I want a random blink but eventually I will have 30 LEDs blinking randomly as long as one button is pushed. Otherwise they will default to options specified by other inputs.

This is my first attempt at a full code for ONE input and ONE output. Yes, it should look familiar because I started with a sample sketch.

const int buttonPin2 = 2;    // pin that the pushbutton is attached to
const int ledPin13 = 13;       // pin that the LED is attached to
int buttonState = 0;

void setup() {
  
  pinMode(ledPin13, OUTPUT);
  pinMode(buttonPin2, INPUT);
  
  Serial.begin(9600);
}

void loop() {
  buttonState = digitalRead(buttonPin2);

  if (buttonState == HIGH) {
    digitalWrite(ledPin13, HIGH);
    delay(500);
    digitalWrite(ledPin13, LOW);
    delay(800);
  } 
  else {
    digitalWrite(ledPin13,LOW); 
  }
}

What I'd like to know is how do I make the delay random. I've looked all over the place and can't find the code snippet. I am not going to be happy if the processor stops running during a random delay as this totally defeats what I'm trying to accomplish as well as defeating the alternate purpose of this project.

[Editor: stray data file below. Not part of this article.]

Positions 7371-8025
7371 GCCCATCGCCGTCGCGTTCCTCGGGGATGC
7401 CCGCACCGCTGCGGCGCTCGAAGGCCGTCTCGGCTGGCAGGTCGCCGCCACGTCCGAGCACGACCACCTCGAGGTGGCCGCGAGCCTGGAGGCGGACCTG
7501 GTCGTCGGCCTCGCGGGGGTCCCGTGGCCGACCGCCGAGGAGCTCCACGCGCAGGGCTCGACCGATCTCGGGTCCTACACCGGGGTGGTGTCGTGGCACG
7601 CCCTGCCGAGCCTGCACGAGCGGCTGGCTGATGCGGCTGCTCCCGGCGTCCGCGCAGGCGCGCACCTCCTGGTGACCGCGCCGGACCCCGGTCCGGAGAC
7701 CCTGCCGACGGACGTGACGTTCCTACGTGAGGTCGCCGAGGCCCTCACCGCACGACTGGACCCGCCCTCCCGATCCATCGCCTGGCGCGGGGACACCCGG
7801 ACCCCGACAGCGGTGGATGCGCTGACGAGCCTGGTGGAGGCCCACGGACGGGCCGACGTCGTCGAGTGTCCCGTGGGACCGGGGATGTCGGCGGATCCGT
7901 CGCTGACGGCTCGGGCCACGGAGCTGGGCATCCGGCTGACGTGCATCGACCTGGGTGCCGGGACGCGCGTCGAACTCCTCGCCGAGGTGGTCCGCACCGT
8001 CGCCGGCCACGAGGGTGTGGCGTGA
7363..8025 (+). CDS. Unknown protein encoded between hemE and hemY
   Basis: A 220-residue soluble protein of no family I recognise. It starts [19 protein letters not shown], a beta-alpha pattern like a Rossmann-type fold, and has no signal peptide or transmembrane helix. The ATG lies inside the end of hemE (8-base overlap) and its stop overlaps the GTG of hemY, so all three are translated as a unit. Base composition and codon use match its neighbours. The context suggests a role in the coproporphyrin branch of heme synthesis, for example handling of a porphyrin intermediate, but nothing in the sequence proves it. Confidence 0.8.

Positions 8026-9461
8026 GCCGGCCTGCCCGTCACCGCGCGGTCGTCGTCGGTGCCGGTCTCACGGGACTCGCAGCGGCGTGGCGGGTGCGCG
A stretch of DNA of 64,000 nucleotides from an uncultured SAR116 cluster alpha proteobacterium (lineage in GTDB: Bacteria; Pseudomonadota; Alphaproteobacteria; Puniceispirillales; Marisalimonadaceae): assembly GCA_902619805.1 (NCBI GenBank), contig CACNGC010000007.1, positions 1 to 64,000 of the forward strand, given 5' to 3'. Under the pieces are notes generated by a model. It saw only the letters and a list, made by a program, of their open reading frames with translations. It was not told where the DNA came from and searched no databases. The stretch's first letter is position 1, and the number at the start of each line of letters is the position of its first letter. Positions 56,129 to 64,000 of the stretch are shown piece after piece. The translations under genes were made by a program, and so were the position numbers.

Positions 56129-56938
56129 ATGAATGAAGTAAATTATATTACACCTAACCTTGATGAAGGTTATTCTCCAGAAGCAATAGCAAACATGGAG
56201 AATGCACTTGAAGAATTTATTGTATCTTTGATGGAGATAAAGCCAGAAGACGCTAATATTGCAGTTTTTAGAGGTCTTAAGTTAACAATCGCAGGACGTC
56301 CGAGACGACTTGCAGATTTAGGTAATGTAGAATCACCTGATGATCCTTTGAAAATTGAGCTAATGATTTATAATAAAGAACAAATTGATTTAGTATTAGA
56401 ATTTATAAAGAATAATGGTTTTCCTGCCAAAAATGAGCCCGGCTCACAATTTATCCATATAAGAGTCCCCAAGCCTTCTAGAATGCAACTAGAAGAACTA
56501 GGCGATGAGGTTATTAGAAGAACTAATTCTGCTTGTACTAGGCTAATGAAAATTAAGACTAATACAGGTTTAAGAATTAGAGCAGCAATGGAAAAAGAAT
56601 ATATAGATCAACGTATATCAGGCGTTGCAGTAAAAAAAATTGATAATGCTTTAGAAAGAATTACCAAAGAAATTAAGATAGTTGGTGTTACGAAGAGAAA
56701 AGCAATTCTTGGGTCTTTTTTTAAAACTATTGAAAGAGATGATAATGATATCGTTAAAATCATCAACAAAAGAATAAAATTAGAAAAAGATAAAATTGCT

Don’t rely on code snippets for everything.

Have a look at random() in the reference; it allows you to get a random number in a range you specify.

So using delay(), that could simply be the argument to delay: delay(random(min, max))

Or if you go for the better method without using delay(), you could use random() to define the threshold that you are looking to have expired.

Awesome reply! You have given me some useful tidbits to work with, especially knowing that two variables can come in the same string. It seems, like Excel, you have to make sure you have the same number of left parenthesis as right ones and you are good to go. I did not know that til now. I knew "random" was the correct "term" but didn't know how it was formatted.

I will get to the blink without delay function soon enough. Right now I'm dipping my pinky toe in the pool.

I wish my boards would get here already!